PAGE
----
Interview Comfort & Joy: Joy Crookes

Debut album ‘Skin’ is a warm, evocative trip through South Londoner Joy Crookes’ journey so far. “Nostalgia is something that gives me a home when I have nothing else to hold on to,” she explains.

Since the release of her debut single ‘New Manhattan’, then aged just 17, South Londoner Joy Crookes has been adhering to the mantra that slow and steady really does win the race. Nominated for the BRITs Rising Star Award in 2019, she’s sold out multiple shows across the UK and Europe, played Glastonbury and drip-fed a trio of EPs. Only now, however, is the 22-year-old readying the biggest step of all.

“All those notable achievements gave me imposter syndrome. I was so grateful, of course - but I don’t rely on external validation. It’s just not who I am,” she explains. “If anything, it makes me go the other way and go, ‘Fuck - now, we need something else out of me!’ That terrifies me.”

However, daunting as the prospect may have been, Joy has stuck to her guns, taking the time to fully flesh out narratives for this month’s debut album ‘Skin’. It’s a record that sees the singer tackle heartbreak, self-identity and the pains of growing up with an astonishing vulnerability. Full of openness and depth, ‘Skin’ brims with nostalgia, but delivers it in a manner that feels deeply personal - often to a point that’s almost too close to the bone, such as on the sensitive ‘To Lose Someone’ or opener ‘I Don’t Mind’.

“It’s funny, because though lots of thinking goes into the music and lyrics, it’s just as important not to think,” Joy considers. “That’s where the nostalgia comes from - when I’m writing lyrics and I’m not thinking, it’s my subconscious doing [the talking]. The best thing it can do is flow.”

It’s an unassuming way of describing her process, but there’s evidently far more going on here than merely channelling the vibes. Her journey has been a constant evolution of self-understanding, of slowly piecing herself together. “Actually, none of this has anything to do with music - it’s to do with myself and my own healing. I think naturally, that just kind of seeped into my music because I was taking such a personal angle on everything,” she says thoughtfully. “The feeling of longing is something that I’ve always meddled with. Because of my mixed identity and heritage, but also the people I’m attracted to, and growing up in South London - an environment where suffering was such a normal thing. And I think because my life has always been a little bit polarising in places, nostalgia is something that gives me a home when I have nothing else to hold on to.”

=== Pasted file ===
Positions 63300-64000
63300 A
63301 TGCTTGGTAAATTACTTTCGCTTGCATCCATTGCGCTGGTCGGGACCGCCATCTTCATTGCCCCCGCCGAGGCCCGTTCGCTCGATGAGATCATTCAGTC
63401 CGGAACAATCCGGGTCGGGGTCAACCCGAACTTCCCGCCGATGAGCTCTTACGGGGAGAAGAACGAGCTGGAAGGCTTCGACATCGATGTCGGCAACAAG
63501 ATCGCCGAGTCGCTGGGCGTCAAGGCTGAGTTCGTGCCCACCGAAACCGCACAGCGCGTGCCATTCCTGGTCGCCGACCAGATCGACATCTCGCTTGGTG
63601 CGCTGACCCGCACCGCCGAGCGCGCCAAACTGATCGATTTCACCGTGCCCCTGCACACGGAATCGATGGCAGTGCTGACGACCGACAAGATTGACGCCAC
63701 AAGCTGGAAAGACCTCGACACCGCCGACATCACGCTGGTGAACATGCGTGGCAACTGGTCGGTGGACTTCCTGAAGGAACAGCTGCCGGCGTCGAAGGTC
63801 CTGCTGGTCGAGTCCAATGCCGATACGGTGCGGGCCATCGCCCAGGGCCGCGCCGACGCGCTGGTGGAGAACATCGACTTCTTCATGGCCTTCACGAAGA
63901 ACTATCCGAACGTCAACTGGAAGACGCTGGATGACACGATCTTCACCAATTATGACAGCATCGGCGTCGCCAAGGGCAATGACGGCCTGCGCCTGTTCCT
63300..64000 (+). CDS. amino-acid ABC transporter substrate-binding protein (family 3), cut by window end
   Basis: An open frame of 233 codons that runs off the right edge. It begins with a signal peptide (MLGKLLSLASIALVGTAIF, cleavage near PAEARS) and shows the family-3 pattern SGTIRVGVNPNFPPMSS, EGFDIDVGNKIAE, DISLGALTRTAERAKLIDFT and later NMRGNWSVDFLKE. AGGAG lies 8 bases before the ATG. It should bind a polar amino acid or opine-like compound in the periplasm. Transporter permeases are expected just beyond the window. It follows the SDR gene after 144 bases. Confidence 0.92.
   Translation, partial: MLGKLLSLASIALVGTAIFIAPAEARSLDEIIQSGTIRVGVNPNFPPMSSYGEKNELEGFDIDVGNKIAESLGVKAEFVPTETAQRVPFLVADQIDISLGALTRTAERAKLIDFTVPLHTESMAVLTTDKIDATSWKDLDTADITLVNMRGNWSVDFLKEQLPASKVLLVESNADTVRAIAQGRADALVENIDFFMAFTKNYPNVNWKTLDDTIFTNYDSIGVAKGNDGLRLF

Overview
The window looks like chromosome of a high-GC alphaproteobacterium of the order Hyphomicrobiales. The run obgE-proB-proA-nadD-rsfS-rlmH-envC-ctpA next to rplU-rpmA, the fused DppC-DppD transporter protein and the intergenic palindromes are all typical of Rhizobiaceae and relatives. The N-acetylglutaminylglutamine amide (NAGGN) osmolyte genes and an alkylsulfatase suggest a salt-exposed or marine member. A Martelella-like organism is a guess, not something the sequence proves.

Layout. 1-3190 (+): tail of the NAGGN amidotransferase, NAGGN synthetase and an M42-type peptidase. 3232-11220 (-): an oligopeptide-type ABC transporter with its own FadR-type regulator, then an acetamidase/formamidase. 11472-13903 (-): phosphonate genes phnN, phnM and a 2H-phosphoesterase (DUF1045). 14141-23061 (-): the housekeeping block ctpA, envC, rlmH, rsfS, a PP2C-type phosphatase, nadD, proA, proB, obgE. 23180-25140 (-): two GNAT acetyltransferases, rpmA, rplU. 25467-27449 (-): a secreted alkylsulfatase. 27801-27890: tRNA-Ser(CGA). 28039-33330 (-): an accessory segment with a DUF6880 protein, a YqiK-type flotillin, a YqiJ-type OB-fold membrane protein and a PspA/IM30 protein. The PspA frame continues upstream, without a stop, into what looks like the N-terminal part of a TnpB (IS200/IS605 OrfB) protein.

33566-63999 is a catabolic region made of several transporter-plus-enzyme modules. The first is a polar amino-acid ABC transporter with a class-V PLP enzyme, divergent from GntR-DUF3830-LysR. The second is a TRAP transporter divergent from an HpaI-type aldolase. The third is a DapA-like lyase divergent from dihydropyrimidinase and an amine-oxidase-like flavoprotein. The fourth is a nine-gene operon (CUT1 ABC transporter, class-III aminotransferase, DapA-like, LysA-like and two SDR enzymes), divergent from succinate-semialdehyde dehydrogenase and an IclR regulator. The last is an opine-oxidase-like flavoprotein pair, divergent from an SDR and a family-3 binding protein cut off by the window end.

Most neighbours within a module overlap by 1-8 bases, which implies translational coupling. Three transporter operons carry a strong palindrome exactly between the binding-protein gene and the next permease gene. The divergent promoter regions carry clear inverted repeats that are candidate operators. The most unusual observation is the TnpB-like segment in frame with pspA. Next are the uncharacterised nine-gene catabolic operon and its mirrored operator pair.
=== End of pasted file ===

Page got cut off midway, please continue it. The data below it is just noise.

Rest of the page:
“I come from a lineage of Bangladeshi women who are naughty and fight back.”

Friends United

Joy Crookes on working with Matt Maltese…
“It’s funny because he thought I hated him, which I thought was hilarious: the moment I met him, I knew I loved him. And the second time we wrote together, we wrote the song ‘Skin’. I walked into the studio in a very fucking certain way that day; I knew we were gonna come out with a song called ‘Skin’ and I knew how I wanted it to sound. But they had to listen to what I’d gone through the night before for me to get something like that. I was in a Juicy Couture tracksuit, crying my eyes out. Because of that, I became really good friends with Matt. He’s one of my best friends now. From that experience, and to be able to open up to someone that much, it’s a very strong bond.”

‘Skin’ is a record that blends this core of introspection with a timeless, jazz-infused vocal. It’s also one that gets by with a little help from its friends, recording at the legendary Abbey Road with production from Blue May (Kano, Shygirl) and Stint (NAO, ), and collaborating with Matt Maltese for a title track co-write. “I always wanted to have a certain quality of sound with this album, and I was working with someone [Blue] who is incredible and facilitated my madness. So, when we wanted strings, we both said it must happen at Abbey Road!” she laughs. “There was a slight level of ridiculousness that we tried to go for and were allowed to go for, so we took advantage of that. And that over-ambitiousness actually ended up being achievable.”

The result is a mesmerising soundscape of soul and jazz, with a palpable orchestral atmosphere that rubs up alongside Joy’s old-school inspirations, from Young Marble Giants to Nina Simone. It’s an eclectic melting pot of everything that’s at the centre of the 22-year-old’s curious and music obsessed sonic world.

At the centre, though, remains Joy, who speaks humbly and with generosity about the process that’s led to her long-awaited first record. “I think I come across as self-assured because I’m a DIY person; if I can’t find someone else to do it, I’ll do it myself. But for the first time, I found a family and a community who helped me feel safer - especially when I was going into my brain demons. They believed in me and came together to create this thing,” she says. “More importantly, I fucking stuck by myself when I needed it the most. And then I had my first album in my hands! The only way to describe the feeling of that is the biggest amount of euphoria. It was the first time I ever felt proud.”

It’s been a long voyage to get to this point - one of self and sonic discovery. And now, with a debut that comes good on all those early plaudits, Joy Crookes is determined to speak only truths and break every rule. “Everything’s just a big ‘fuck you’, really - like wearing a lehenga to the BRITs. I knew no one else would be doing it, which is a shame, but I was going to do it,” she beams. “I come from a lineage of Bangladeshi women who are naughty and fight back. And because of that, following rules is not cute to me. It’s not in my blood or in Bangladeshi blood. Rebellion is part of our fucking DNA!”

‘Skin’ is out 15th October via Insanity.

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